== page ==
Michigan Chronicle Honors Local Women of Excellence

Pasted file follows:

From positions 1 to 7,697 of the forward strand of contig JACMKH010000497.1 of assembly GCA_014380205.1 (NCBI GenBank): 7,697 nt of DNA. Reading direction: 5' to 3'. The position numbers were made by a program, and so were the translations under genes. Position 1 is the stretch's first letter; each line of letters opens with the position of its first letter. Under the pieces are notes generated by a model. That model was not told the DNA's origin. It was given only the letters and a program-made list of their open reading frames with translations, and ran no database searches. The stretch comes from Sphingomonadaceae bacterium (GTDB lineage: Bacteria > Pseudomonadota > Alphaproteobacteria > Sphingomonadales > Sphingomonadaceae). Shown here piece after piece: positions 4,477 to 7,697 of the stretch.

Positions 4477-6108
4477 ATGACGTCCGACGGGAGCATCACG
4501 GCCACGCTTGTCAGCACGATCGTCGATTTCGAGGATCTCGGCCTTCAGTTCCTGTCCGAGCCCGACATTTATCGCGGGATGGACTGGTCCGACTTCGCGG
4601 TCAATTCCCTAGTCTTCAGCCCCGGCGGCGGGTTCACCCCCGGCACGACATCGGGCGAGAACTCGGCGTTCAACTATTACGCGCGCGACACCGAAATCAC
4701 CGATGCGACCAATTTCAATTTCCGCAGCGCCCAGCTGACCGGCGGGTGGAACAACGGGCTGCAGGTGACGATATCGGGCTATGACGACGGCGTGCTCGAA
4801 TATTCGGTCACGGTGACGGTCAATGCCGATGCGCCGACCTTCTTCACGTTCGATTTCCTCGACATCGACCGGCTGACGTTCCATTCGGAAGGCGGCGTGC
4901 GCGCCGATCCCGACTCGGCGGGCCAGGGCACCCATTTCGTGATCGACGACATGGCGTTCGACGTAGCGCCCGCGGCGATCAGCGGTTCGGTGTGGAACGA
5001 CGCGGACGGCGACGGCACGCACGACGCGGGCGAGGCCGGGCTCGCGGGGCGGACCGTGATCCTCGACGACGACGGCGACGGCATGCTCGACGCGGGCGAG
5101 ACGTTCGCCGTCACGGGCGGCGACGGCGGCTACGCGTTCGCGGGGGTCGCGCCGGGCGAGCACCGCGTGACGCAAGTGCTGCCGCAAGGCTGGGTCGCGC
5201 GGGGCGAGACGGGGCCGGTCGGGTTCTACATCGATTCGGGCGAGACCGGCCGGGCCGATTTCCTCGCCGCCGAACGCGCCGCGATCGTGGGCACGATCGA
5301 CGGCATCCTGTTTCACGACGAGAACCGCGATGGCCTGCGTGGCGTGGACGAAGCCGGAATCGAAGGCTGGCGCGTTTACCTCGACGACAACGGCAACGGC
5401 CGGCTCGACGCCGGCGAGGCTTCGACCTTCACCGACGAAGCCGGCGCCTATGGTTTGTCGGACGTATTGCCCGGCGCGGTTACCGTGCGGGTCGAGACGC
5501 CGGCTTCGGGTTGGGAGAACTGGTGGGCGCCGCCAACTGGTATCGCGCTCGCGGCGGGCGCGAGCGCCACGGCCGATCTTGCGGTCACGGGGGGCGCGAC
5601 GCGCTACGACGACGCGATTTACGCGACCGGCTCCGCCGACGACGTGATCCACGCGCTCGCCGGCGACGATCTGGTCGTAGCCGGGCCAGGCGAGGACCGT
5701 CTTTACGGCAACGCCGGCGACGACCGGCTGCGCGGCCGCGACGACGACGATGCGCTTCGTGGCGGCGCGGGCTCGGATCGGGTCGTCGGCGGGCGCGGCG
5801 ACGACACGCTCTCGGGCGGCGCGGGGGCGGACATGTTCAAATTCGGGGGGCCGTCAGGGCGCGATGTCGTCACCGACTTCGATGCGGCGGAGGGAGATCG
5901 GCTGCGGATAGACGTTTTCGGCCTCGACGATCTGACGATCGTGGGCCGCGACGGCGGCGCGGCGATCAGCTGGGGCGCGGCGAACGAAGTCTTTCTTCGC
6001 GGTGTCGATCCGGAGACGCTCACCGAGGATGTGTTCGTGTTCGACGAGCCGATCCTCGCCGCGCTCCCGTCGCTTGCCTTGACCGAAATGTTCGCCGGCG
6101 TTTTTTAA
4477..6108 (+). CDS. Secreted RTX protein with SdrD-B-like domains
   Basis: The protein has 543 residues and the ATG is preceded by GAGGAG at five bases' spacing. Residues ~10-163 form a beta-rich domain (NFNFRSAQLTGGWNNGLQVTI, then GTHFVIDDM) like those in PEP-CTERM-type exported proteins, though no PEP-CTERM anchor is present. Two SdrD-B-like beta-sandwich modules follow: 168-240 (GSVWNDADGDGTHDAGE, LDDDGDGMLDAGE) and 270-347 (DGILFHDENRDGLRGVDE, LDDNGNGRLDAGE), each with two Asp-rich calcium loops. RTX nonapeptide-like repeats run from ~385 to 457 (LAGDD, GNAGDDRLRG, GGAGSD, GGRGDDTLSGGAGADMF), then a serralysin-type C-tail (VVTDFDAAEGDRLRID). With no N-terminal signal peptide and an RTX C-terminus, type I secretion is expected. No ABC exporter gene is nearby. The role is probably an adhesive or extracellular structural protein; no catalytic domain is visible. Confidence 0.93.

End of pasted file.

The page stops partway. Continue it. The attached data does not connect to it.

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    James Brown, the Godfather of Soul, once recorded a song titled “It’s a Man’s World.” The hook of the lyrics was, “This is a man’s world, but it wouldn’t be nothing without a woman or a girl.” On Friday, March 28, the Michigan Chronicle further validated Brown’s lyrics by recognizing the worth and contributions of women at its Women of Excellence 2014 Awards ceremony. Held at MGM Grand Casino and Hotel in downtown Detroit, the gala saluted 51 African-American women who have exemplified brilliance and excellence in a multiplicity of fields in metro Detroit. The event was made possible by lead sponsor St. John Providence Health System. Other sponsors were MGM Grand Detroit, State Farm, Comcast, UAW-Ford, and the Michigan Chronicle. National journalist, radio show host and native Detroiter Ed Gordon served as the event’s master of ceremonies as almost 1,000 people showed appreciation of the honorees’ leadership and empowerment acumen in such sectors as religion, education, communications, banking, business, politics, finances, community and civic engagement, health services, and cultural enrichment. “We started Women of Excellence eight years ago,” said Hiram E. Jackson, CEO of Real Times Media, publisher of the Michigan Chronicle and other African-African publications in more than 30 national markets. “The Michigan Chronicle started it because we wanted to celebrate local African-American women who inspire others through their vision and leadership. These are special women. They are nominated by prior winners, so they deserve to be honored. This afternoon, we celebrate these women for their personal code of ethics, exceptional courage, unwavering conviction and extraordinary grace.” To help drive home the essence of women and excellence, national Democratic political strategist Donna Brazile was the event’s keynote speaker. In her eloquent, straightforward, southern style of speaking, filled with timely humor, Brazile talked about her background and experiences, but she mainly praised the honorees. “As I was flying here for this event, I was reading the bios of all of you exceptional women who we are honoring today,” said Brazile. “I was amazed, I was in awe, with the backgrounds and characters and how you have succeeded in your respective fields. You are amazing, you are talented, and you are tenacious. Some of you need to be on television so that I can take a Sunday off and go to church.” Brazile spoke about how one can be successful, even when life’s early circumstances said otherwise. “I was one of nine children born in poverty to two working poor parents,” said Brazile, who is also an author, university professor and frequent television guest on national news programs. “My father worked every day as a janitor, my mother worked every day as a maid. Yet, they put eight of their nine children through college.” Brazile issued a challenge to the honorees: “Stand tall without standing on someone and be a victor without having victims. Continue to use your power to open doors so that no young girl or young boy will ever be left behind. It is your time to stand up. to encourage, to show up, march on, believe and to endure.” As the Women of Excellence honorees walked across the stage to receive beautiful plaques, the ladies were all smiles. Several of the honorees reflected on being a chosen one of excellence. “I thank my mother and father for helping to propel me to believe and understand that I had a purpose in life,” said Sheilah P. Clay, president and CEO of Neighborhood Service Organization. “I’ve been blessed to be able to do great things to help others.” Lisa L. Howze, chief of staff, Mayor’s Office, City of Detroit, was humbled by the award. “Receiving this award is a great honor,” said Howze. “It is a culmination of being recognized for all of the achievements that I’ve made. However, I keep in mind that it’s not about me because my focus has always been about delivering, uplifting and empowering others, just as these other incredible women today have done.” Alice G. Thompson, CEO of Black Family Development, Inc., added, “I ask myself, ‘Why was I selected?’ It was not about my name, my title, or my position. It was about the work that I am doing. I realize that this work is making a difference. So I’m excited to have received this honor, along with so many other women who are also working to make a positive difference.” As the event concluded, the words of Brazile still resonated in describing the honorees: “You are phenomenal women. I’m proud of you and I’m proud to be in your company. You are the leaders that we have been waiting for.”

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